Tuesday, 29 March 2016

Collective Amnesia and Epistemic Injustice


This post is by Alessandra Tanesini (pictured above). Alessandra is a Professor of Philosophy at Cardiff University working on epistemology and philosophy of language. In this post she summarises some of her recent work on collective amnesia and epistemic injustice.

Thanks to Ema for inviting me to contribute this snapshot of my current research for the readers of the blog. Epistemologists, unlike psychologists, have in the past focused on notions such as knowledge, truth, justification, belief or virtue that have positive epistemic status. Instead, I want to develop accounts of those things whose epistemic status is negative. These include: vices, bias and ignorance. I have written a paper on intellectual arrogance which I shall deliver at the Joint Session of the Aristotelian Society and Mind Association in July. A pre-proofs draft is already available here. I have also given talks on the epistemology of implicit bias. A podcast can be heard here.

More recently I have written and given talks about a special form of ignorance, that I have labelled ‘collective amnesia’, which is responsible for a pernicious kind of epistemic injustice. Collective amnesia happens when collective memories are shaped by processes that strongly promote ignorance. Consider British collective memories. These are enduring memories (including of events that current members of society have not directly witnessed) which are constitutive parts of a group’s identity (Hirst and Manier 2008). In the UK these memories are often representations of white, male Britain. They may include portrayals of heroism during wars, narratives of colonial invasions presented as adventurous expeditions, warm beer, green lawns, and the sound of leather on willow. These memories mostly fail to represent Black Britons at all. Those memories which portray them tend to focus on (male) Black British people as either victims of crime (e.g. Stephen Lawrence) or as criminals (e.g. rioters or gang members). Either way, they are depicted as a problem.

In my work I discuss the mechanisms that lead to the formation of these deeply misleading (because they result from biased selections) collective memories and analyse their ethical and epistemic consequences.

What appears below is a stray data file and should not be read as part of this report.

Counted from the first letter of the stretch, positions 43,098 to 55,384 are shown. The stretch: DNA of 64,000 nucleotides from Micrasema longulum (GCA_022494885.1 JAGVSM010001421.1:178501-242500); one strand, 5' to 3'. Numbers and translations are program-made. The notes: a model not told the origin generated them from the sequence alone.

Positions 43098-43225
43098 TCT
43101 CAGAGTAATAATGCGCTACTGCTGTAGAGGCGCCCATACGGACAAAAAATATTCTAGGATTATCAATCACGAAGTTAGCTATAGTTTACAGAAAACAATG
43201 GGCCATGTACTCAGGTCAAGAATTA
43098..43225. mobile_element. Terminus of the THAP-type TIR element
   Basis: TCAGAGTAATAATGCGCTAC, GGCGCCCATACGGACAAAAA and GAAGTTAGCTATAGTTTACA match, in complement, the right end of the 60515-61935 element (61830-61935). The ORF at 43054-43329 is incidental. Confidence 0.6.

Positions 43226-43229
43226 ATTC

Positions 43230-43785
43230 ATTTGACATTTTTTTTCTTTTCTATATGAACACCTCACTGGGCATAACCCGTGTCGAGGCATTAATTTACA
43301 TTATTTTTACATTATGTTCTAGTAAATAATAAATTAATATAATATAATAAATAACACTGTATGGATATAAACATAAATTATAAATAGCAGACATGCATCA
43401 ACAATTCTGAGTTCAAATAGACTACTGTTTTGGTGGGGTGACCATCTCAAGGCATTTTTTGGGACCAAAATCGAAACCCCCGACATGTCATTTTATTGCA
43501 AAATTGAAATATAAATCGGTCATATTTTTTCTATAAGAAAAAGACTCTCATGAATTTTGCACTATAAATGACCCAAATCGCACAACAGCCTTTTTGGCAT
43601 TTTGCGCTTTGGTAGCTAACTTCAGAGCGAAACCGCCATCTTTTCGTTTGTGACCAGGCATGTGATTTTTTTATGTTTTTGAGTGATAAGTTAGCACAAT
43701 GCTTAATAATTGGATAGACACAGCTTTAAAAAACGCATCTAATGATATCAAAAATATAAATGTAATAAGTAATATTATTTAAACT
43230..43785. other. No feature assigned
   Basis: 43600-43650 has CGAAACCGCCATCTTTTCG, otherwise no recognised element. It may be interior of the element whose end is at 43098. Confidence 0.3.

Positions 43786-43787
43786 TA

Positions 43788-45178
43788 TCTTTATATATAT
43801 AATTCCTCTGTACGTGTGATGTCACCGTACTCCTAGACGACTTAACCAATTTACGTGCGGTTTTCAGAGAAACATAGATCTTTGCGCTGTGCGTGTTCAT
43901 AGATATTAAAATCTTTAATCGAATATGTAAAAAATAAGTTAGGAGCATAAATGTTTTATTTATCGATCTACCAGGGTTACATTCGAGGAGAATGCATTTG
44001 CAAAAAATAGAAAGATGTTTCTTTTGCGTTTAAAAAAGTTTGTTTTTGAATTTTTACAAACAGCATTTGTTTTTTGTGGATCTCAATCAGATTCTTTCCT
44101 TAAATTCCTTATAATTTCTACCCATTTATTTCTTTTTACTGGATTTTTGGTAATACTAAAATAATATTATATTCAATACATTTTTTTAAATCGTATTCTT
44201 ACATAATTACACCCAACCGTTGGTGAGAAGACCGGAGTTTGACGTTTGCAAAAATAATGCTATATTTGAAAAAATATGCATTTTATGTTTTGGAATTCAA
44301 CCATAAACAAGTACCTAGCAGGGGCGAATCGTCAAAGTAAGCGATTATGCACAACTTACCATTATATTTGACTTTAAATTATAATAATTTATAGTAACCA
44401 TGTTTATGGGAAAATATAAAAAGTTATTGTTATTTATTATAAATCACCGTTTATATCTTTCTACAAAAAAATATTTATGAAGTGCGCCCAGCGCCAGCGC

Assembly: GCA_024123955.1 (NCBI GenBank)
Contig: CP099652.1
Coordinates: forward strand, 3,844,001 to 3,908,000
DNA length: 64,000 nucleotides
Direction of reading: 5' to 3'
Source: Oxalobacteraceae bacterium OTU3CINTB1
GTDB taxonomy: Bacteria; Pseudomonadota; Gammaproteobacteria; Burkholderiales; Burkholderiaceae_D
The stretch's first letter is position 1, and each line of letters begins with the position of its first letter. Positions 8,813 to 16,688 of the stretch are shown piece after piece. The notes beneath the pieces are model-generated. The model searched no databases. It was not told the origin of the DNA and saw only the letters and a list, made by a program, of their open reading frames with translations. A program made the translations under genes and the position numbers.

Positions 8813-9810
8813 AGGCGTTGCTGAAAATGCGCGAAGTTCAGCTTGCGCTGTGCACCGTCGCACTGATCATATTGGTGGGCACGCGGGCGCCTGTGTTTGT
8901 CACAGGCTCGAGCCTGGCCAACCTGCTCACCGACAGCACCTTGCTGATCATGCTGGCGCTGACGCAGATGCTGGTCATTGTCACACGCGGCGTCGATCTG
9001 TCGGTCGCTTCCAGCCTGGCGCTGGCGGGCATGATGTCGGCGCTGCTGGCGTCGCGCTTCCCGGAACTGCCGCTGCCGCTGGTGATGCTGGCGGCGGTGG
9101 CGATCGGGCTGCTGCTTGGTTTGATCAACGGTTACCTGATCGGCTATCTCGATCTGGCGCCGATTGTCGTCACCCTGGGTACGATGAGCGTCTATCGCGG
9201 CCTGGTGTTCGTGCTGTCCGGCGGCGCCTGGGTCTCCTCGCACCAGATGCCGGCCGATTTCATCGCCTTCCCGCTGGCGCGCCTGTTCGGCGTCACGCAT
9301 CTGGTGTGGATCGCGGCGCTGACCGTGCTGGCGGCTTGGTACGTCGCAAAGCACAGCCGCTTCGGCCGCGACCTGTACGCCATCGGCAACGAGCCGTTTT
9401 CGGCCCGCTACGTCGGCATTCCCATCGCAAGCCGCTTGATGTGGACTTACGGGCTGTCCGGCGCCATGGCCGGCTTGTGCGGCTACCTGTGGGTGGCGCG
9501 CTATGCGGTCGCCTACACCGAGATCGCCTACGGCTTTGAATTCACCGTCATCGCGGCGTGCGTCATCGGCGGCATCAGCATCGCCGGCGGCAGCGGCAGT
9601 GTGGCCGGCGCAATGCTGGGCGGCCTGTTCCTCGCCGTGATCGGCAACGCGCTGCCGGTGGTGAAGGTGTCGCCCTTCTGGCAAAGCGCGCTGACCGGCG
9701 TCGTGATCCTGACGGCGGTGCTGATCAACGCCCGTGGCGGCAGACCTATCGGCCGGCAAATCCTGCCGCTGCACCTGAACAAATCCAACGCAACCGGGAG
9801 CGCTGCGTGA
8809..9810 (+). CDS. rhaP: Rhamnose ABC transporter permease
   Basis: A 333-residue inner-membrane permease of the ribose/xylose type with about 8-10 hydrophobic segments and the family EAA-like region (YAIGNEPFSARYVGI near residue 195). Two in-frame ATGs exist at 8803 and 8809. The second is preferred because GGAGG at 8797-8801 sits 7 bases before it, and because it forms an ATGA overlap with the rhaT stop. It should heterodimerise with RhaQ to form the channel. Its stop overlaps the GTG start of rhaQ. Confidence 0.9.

Some of the processes that lead to the development of highly selective collective memories are deliberate distortions and deceptions. Others, however, are less conscious but equally pernicious. These are mechanisms that promote mnemonic convergence where different individual memories eventually merge into a common account of the past by means of the systematic forgetting of some memories and the implantation of new ones. Interestingly, mnemonic convergence is mediated by perceived authority and expertise so that the resulting shared memories will be closer to the initial memories of people who are thought to possess these qualities than to those of other members of the community. Given the connection between social power and perceived authority and expertise, collective memories bear the mark of the most powerful in society.

Among the mechanisms that promote convergence are the gamut of phenomena known as the social contagion of memory where fabricated or partially false memories are implanted into unsuspecting listeners who may even have personally witnessed the event in question (Loftus 2005). This phenomenon is not rare; it is made worse when one individual is able to arrogate the role of 'official' narrator of the event. Mnemonic convergence is also facilitated by retrieval effects (the more often a memory is recalled the more accessible it becomes) and by socially-shared retrieval-induced forgetting (Stone et al. 2012). The latter occurs when one recalls some things but not others (as one inevitably must). Those things which are not explicitly recalled but are semantically related to retrieved memories will become as a result more inaccessible for speakers and for their listeners than other, equally un-retrieved but semantically unrelated, representations.

In these ways, even in the absence of a deliberate intention to mislead, shared memories will converge in the direction of the memories of those who have social power. Since memories serve to strengthen social bonds, collective memories have the function of nurturing a sense of belonging to an in-group which they represent in a positive light. However, they can only serve this purpose for those who are represented by them as members of the group.

One effect of this systematic, although not fully conscious, exclusion from collective memories of the positive contributions of Black Britons to Britain is the erosion of intellectual self-trust. Intellectual self-trust is an optimistic stance toward one’s own cognitive abilities which is manifested in assertiveness, confidence, and a belief in the reliability of one’s intellectual capacities. Self-trust is formed and sustained in a social setting so that children learn to trust themselves by calibrating their views with those of authoritative others and by being trusted (Jones 2012). Those people who are portrayed negatively in the shared memories of a group are prevented from becoming fully self-trusting since they are likely to believe the negative depiction, and others treat them in a manner that accords with it. Given that possessing self-trust is essential to the exercise of any other aspect of one’s cognitive agency, harms to self-trust when they constitute a wrong are examples of a deep form of epistemic injustice. Podcasts of talks based on these ideas can be found here and here.

A paper on these themes entitled ‘Collective Amnesia and Epistemic Injustice’ is forthcoming in Socially Extended Epistemology, edited by J. Adam Carter, Andy Clark, Jesper Kallestrup, S. Orestis Palermos and Duncan Pritchard, and published by Oxford University Press.

No comments:

Post a Comment

Comments are moderated.